Infant Irritability

Pre-referral guidelines for primary care providers

Infant irritability ('colic') is an extremely common phenomenon, with most babies having some periods of irritability. Physiological irritability of infancy peaks at 6-8 weeks of age and is deemed 'excessive' if the infant cries for more than 3 hours per day for 3 days per week for 3 consecutive weeks.

For a comprehensive assessment and management of infant irritability, please refer to the Royal Children’s Hospital clinical practice guidelines.

Practice points

  • Infant irritability is extremely common and often does not reflect an underlying pathology.
  • It does remain important to exclude underlying medical causes for infant irritability (see RCH clinical practice guidelines for further detail), most of which can be done with careful history and examination.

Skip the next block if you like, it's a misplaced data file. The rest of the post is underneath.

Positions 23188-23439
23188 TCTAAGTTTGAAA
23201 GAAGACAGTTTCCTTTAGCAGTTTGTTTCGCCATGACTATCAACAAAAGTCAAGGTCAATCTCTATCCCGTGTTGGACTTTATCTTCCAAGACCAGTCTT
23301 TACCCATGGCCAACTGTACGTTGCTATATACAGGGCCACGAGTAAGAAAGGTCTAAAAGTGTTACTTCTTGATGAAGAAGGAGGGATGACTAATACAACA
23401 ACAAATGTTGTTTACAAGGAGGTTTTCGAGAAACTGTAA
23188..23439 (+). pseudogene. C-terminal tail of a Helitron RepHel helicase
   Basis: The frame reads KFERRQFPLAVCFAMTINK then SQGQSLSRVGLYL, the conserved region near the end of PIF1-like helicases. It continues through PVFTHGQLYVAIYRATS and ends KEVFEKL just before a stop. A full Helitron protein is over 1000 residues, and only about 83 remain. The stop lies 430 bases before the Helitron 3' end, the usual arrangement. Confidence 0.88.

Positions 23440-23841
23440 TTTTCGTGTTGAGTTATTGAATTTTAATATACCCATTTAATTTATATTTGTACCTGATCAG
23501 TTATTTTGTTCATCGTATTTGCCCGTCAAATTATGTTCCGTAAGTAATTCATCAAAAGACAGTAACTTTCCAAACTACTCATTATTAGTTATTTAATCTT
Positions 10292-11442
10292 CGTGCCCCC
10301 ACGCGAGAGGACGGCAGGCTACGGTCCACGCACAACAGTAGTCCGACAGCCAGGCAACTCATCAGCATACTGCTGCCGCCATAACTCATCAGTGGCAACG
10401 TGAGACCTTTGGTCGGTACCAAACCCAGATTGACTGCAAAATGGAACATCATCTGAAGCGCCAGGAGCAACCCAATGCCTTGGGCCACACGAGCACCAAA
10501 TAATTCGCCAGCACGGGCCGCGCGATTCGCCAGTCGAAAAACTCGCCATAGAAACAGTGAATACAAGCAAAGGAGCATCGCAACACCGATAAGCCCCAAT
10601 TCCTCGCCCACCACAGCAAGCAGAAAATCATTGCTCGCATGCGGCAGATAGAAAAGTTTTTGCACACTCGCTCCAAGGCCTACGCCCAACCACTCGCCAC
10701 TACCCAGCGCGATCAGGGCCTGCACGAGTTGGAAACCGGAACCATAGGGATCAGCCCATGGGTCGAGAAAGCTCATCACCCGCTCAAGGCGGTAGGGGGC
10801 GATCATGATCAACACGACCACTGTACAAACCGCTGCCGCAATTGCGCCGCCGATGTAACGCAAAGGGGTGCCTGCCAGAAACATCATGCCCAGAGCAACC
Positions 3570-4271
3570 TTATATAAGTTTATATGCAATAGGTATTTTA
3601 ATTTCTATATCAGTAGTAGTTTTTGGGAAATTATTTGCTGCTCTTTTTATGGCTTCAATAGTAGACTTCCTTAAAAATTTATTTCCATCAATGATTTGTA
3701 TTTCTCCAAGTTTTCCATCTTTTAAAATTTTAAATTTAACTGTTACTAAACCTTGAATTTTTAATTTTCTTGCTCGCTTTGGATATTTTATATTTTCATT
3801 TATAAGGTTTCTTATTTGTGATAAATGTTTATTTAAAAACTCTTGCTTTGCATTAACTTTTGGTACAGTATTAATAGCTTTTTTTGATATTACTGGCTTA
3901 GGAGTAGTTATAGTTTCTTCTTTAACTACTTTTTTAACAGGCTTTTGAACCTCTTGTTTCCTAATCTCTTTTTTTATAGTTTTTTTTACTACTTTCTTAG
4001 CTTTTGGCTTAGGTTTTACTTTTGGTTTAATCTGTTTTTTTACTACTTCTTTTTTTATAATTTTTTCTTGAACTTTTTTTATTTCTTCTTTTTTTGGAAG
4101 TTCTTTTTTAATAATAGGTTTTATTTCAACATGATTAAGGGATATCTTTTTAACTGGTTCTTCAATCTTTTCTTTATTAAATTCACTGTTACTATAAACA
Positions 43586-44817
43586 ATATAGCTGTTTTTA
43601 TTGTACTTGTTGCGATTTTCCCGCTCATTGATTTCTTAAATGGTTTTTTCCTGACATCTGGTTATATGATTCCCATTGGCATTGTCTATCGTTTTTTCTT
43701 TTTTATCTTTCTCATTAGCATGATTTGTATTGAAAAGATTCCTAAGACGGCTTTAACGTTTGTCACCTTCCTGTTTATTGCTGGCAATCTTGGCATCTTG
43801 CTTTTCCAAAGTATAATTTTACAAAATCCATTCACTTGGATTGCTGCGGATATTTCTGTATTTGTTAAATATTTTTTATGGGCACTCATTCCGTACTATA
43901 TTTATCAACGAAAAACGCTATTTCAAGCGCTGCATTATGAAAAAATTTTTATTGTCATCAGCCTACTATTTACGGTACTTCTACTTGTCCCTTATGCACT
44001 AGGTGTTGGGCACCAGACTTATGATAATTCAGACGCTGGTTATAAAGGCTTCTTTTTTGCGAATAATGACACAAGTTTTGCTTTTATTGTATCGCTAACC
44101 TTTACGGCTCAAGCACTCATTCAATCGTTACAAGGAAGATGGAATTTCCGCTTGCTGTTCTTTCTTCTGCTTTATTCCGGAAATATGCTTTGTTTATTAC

• It is crucial to assess the level of parental distress and coping when dealing with an irritable infant.
  • There is no good evidence that anti-reflux medications, colic mixtures, formula changes (except in cases of cow's milk protein intolerance) or spinal manipulation are any better than placebo in the management of infant irritability.
  • Ensuring adequate support for the family is important in management of infant irritability - see Referral Pathways below.

Referral pathways